Following his shocking resignation from NBCUniversal on Tuesday, Ron Meyer has stepped down as chair of the Film Academy Museum’s board, Variety has confirmed.

The former Universal executive held the position since 2017. Ted Sarandos, Netflix’s co-chief executive officer and vice-chair of the museum’s board, will serve as acting chair. The next board meeting takes place on Sept. 15, during which the board of trustees will vote on a new chair.

Sarandos sent a letter to fellow museum trustees on Tuesday night informing them that Meyer had stepped down.

“I am writing to inform you that the Executive Committee of the Academy Museum’s Board of Trustees has accepted the resignation of Ron Meyer from the Board, for which he has served as Chair. The Board appreciates the support and guidance he has provided the museum during his tenure. As Vice-Chair, I will serve as Acting Chair until our September 15 meeting, where we will all vote on new board leadership,” he wrote.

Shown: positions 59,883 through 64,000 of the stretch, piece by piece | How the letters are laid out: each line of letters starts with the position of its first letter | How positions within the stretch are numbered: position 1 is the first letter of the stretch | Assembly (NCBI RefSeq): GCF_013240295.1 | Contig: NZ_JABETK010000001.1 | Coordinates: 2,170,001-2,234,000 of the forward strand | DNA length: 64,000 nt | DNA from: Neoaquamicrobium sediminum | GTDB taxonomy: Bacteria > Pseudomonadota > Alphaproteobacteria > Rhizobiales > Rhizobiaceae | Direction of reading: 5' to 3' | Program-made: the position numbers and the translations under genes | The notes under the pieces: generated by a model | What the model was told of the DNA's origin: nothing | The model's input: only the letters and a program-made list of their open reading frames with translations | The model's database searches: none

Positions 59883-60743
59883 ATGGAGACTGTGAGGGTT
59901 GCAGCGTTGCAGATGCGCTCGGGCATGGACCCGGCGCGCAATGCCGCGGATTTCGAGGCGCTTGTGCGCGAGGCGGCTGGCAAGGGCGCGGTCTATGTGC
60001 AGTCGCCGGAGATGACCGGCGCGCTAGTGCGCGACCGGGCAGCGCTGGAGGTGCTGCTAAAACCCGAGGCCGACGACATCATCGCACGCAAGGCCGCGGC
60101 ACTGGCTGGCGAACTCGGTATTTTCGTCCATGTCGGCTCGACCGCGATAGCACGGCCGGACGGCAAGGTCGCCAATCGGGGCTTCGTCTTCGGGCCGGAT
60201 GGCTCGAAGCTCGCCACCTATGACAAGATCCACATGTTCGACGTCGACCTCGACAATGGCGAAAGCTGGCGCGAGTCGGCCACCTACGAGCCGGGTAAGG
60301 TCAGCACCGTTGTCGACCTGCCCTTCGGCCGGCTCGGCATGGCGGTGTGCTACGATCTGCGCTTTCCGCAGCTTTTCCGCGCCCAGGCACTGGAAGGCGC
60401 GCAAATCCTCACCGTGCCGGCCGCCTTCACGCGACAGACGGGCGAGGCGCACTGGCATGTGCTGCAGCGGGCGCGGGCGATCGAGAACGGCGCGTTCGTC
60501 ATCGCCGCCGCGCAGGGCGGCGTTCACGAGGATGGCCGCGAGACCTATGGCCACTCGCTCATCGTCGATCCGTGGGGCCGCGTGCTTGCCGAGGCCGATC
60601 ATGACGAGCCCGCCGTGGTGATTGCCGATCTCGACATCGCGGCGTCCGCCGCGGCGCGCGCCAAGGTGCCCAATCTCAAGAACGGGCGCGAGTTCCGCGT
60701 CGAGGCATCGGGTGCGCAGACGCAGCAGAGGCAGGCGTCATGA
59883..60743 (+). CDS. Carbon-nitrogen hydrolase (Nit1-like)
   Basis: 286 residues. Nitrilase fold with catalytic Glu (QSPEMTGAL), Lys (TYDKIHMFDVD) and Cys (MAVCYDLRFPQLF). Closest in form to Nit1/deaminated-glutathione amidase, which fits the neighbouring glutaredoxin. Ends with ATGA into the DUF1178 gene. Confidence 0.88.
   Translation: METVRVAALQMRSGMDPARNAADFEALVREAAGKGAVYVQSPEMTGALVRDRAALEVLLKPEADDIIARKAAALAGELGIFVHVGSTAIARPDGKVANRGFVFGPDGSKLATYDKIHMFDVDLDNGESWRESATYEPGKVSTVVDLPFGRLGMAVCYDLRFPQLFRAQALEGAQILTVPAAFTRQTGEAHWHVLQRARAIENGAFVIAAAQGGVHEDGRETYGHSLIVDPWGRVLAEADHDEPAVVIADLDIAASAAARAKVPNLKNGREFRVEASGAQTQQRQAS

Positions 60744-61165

Meyer’s resignation as vice chairman of NBCUniversal came as he disclosed that he reached a private settlement with a woman who tried to extort him after they engaged in an extramarital affair several years ago.

“I recently disclosed to my family and the company that I made a settlement, under threat, with a woman outside the company who had made false accusations against me. Admittedly, this is a woman I had a very brief and consensual affair with many years ago. I made this disclosure because other parties learned of the settlement and have continuously attempted to extort me into paying them money or else they intended to falsely implicate NBCUniversal, which had nothing to do with this matter, and to publish false allegations about me,” Meyer said in a statement on Tuesday.

Sources told Variety that Meyer was involved in an affair with actress Charlotte Kirk eight years ago, which is what ultimately led to his resignation.

The Academy Museum is scheduled to open on April 30, 2021, after originally being announced in 2012 and suffering several delays and budget problems.

The news was first reported by The Hollywood Reporter.